America's baby boomers were born when sprawl and the move away from public transit were just taking off, and during their lives those trends have taken on a life of their own,
becoming defining characteristics of the American cultural and physical landscape. But as a recent USA Today article
points out, "as the oldest of the nation's 79 million baby boomers turn 61 this year, the specter of aging and its consequences loom large." The consequence of aging to which the article is specifically referring is the fact that "21% of Americans over the age of 65 don't drive," meaning that the very system created during their lives now threatens to greatly limit the mobility of the boomer generation
as they move into retirement.
We've covered many of the environmental effects of sprawl before, but for the elderly, a lack of transportation options equates to dependency, isolation and loneliness. While climate change and other environmental issues loom unavoidably large, one of the problems has been that it is hard to put a human face on them. But all of us have parents, grandparents, relatives or friends that will suffer as a result of how we have chosen to design and build our cities. What we need to do a better job of is connecting quality of life to land-use and climate change, so that people will feel inspired to take action because action means better cities, jobs and products for them.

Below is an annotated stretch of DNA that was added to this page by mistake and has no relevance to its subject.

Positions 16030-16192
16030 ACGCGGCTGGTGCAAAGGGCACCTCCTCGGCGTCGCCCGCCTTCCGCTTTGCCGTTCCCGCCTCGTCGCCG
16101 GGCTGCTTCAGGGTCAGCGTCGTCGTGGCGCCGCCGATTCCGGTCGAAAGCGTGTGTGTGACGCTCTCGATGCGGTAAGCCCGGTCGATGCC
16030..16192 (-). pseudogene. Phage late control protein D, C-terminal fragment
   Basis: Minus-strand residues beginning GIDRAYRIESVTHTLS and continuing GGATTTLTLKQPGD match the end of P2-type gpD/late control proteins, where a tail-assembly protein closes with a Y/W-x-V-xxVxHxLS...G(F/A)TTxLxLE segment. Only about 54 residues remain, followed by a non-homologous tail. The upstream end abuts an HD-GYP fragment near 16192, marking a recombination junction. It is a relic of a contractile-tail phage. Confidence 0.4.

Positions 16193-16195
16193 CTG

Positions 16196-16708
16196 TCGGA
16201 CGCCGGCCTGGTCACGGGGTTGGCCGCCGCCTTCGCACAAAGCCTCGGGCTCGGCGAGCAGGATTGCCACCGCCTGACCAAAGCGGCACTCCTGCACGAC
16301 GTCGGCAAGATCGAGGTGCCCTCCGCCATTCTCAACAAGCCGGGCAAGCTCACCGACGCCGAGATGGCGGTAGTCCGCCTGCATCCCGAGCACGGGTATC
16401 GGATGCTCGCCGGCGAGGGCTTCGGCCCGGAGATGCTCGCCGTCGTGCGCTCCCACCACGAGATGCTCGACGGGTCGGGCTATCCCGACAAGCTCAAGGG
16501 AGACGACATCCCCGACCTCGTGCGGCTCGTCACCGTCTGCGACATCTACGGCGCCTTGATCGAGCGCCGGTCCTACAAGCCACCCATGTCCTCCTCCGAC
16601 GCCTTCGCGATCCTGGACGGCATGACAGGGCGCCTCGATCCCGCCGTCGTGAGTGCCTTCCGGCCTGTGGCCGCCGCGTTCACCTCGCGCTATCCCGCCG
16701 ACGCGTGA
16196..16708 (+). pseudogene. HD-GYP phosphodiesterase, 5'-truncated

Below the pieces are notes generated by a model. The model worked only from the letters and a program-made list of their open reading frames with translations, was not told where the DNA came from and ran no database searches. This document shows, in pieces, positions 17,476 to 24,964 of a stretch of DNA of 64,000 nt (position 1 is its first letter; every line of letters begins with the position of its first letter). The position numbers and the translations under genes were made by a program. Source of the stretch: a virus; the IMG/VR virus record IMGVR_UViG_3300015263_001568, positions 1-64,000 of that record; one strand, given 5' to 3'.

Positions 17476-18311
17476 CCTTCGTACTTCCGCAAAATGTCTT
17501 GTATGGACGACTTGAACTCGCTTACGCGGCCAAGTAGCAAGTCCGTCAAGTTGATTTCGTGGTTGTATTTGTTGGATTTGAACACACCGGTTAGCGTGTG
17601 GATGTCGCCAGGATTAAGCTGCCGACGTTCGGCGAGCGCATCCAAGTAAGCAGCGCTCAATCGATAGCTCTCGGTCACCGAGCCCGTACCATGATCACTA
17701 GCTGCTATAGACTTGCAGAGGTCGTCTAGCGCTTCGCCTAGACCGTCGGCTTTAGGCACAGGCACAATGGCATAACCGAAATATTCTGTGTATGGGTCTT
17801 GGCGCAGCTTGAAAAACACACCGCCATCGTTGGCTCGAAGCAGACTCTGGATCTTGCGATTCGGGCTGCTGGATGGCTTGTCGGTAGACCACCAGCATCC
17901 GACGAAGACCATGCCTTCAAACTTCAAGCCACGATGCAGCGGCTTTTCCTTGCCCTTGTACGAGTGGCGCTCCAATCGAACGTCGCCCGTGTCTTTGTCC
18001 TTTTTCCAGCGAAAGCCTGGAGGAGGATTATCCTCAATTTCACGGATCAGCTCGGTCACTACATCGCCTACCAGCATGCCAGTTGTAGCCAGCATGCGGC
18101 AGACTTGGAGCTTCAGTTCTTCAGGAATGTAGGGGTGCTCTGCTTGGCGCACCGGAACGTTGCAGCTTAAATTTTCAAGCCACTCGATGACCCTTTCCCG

Via: ::USA Today
See Also: ::The Problems With Green Sprawl, ::Radiant City: A Documentary about Suburban Sprawl, ::Interview: Don Schmitt on Sprawl, ::Los Angeles on the Verge of Nation's Best Mass Transit?, ::US Cities Make You Fat, and ::The Long Emergency: a Long Review
America's baby boomers were born when sprawl and the move away from public transit were just taking off, and during their lives those trends have taken on a life of their own, becoming defining characteristics of the American cultural and physical